Once upon a time, at the court of Louis XIV, there was a woman who reigned without having been crowned: the Marquise de Montespan, favorite in chief.
The king’s favorite
Mistress of Louis XIV in 1667, the Marquise de Montespan arrived at the Court thanks to Anne of Austria. This woman of dazzling beauty and feared by courtiers, thanks to the famous “Mortemart spirit” that characterizes her family, enjoyed a great influence on the life of the Court. Passionate about the arts and protected by the king, she occupied an apartment close to his before being ousted around 1680 by Madame de Maintenon and leaving Versailles for good in 1691.
An apartment next to the king
In the game of the king’s favorites, one ousts the other. A member of the Queen’s Household, Françoise Athénaïs de Rochechouart de Mortemart (1640-1707), Marquise de Montespan, had frequented the sovereign since the early 1660s, but it was probably around 1666-1667 that Louis XIV fell under her spell. In 1674, she definitively ousted Mademoiselle de la Vallière by becoming in her turn the official favorite of the King. The latter installs him in an apartment adjoining his own and sets up a personal entrance there. They have seven children, whose education is entrusted to the widow Scarron, future Madame de Maintenon. Six of them are legitimized by the King from 1673.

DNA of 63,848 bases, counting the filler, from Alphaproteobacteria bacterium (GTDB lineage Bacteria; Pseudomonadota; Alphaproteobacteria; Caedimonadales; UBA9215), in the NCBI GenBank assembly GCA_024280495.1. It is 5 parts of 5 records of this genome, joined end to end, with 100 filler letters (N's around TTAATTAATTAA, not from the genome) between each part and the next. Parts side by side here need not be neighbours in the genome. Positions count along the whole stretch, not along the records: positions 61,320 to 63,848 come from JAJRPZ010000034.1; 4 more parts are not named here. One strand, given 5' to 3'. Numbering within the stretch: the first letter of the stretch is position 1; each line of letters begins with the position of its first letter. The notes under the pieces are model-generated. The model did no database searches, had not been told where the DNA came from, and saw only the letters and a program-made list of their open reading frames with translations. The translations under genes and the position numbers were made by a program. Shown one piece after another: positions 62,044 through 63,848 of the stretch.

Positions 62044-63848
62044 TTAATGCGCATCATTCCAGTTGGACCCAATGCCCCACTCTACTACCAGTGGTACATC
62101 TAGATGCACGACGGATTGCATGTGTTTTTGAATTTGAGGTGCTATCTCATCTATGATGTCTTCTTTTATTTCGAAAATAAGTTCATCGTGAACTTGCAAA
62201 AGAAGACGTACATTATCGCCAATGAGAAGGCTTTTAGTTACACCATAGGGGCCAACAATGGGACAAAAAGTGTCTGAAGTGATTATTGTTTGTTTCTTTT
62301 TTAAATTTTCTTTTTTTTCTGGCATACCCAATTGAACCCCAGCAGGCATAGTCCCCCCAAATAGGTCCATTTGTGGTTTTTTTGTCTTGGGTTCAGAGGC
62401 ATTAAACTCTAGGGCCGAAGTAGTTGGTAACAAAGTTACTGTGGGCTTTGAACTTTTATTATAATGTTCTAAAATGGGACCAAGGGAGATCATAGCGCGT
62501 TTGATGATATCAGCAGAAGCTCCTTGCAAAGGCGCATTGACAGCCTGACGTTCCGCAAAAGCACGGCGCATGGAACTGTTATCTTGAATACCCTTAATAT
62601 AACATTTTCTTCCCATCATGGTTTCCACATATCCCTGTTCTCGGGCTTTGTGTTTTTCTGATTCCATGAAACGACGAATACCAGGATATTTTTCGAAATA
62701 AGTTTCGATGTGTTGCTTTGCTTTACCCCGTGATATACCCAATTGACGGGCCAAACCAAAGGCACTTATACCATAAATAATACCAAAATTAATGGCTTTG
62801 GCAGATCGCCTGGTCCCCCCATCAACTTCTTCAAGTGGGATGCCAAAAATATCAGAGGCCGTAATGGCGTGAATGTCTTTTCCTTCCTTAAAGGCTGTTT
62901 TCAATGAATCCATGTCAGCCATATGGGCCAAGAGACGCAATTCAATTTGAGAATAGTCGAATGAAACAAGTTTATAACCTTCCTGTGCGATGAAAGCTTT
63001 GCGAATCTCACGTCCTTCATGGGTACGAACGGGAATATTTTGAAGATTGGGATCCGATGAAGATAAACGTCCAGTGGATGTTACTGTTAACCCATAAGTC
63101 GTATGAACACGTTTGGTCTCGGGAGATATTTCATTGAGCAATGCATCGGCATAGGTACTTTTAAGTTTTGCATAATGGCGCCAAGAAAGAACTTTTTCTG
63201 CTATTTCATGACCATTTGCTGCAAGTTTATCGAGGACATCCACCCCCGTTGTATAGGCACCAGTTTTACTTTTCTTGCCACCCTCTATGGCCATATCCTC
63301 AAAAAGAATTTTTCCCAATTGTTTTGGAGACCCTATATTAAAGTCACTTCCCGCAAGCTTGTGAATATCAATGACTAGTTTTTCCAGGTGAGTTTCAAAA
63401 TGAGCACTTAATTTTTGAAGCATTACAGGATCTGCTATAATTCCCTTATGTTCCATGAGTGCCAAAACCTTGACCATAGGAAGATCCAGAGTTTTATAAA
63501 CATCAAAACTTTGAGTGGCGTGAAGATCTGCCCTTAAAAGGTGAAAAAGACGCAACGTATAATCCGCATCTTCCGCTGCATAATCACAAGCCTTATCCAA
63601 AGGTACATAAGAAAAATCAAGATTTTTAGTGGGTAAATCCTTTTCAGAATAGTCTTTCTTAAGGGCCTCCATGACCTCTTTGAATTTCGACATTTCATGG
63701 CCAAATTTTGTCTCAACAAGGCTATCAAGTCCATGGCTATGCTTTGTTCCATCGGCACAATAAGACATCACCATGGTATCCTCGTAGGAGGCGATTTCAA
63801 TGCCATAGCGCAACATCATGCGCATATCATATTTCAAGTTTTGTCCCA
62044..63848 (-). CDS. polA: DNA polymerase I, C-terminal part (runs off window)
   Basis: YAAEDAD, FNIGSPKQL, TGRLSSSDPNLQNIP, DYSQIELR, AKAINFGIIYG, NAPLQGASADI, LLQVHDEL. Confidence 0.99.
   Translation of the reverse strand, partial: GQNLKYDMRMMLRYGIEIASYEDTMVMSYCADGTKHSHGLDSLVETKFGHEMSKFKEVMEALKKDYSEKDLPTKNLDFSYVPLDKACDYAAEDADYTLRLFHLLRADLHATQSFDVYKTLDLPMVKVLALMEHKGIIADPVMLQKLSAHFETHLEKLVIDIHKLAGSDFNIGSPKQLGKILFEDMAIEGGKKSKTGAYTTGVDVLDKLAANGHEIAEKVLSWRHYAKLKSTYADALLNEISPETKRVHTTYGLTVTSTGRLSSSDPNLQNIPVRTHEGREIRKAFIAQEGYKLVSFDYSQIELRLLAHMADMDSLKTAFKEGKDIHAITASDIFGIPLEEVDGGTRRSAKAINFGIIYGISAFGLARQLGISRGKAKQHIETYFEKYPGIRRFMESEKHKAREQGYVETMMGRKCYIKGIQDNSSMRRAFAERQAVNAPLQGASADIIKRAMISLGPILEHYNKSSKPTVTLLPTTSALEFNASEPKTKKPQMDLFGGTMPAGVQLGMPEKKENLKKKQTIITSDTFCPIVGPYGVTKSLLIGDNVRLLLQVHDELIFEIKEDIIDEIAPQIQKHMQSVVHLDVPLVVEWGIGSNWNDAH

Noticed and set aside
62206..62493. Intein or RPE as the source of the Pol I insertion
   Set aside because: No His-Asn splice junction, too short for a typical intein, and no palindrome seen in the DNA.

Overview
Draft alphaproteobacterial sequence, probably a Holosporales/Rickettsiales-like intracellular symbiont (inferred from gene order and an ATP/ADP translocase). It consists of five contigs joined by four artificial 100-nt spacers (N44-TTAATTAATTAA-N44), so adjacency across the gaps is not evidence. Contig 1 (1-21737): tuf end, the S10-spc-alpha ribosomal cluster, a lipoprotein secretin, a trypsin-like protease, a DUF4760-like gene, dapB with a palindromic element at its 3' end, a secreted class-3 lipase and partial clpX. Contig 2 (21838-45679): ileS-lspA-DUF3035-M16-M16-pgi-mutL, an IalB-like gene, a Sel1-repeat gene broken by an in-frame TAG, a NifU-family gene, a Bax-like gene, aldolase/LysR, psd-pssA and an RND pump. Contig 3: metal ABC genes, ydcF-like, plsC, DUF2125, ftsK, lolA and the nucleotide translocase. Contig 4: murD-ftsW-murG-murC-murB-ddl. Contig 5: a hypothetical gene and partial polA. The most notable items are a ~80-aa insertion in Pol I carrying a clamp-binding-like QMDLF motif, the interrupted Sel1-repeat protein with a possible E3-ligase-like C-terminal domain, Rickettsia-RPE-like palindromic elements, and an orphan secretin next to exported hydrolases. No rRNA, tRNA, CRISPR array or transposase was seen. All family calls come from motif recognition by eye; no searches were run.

A pronounced taste for luxury
The Marquise de Montespan imposes herself in the life of the Château. His circle “became the center of the Court, of the pleasures, of the fortune, of the hope and the terror of ministers and army generals”, notes Saint-Simon in his Memoirs. With a pronounced taste for luxury and the arts, she covers her walls with paintings and makes her apartment “the center of the spirit” of the King’s Court. Under his protection, are placed artists as illustrious as Molière, La Fontaine or Philippe Quinault.
She struggled to oppose her rivals
But after these long years of favour, the Marquise de Montespan struggled to oppose her rivals and ended up tiring the sovereign with her mood swings. Louis XIV gradually takes him away from his apartment and from the Court. The skilful Madame de Maintenon took advantage of this disgrace to impose herself. The marquise, compromised in the vast affair of the Poisons and neglected by the king, finally retired in 1691, to the convent of Saint-Joseph in Paris. She died in 1707.
Her entrails were extracted
In accordance with the testamentary wishes of the Montespan, her entrails (heart, stomach and intestines) were extracted in order to be buried separately in the Abbey of Saint-Menoux. Unfortunately, it is said that said entrails never arrived. The entrails removed were therefore badly treated and quickly rotted to the point that the person in charge of transporting the urn (a peasant for some, a monk for others) was so inconvenienced by the pestilential smell that he opened the jar. and, repugnant, threw the contents into a nearby pig pit !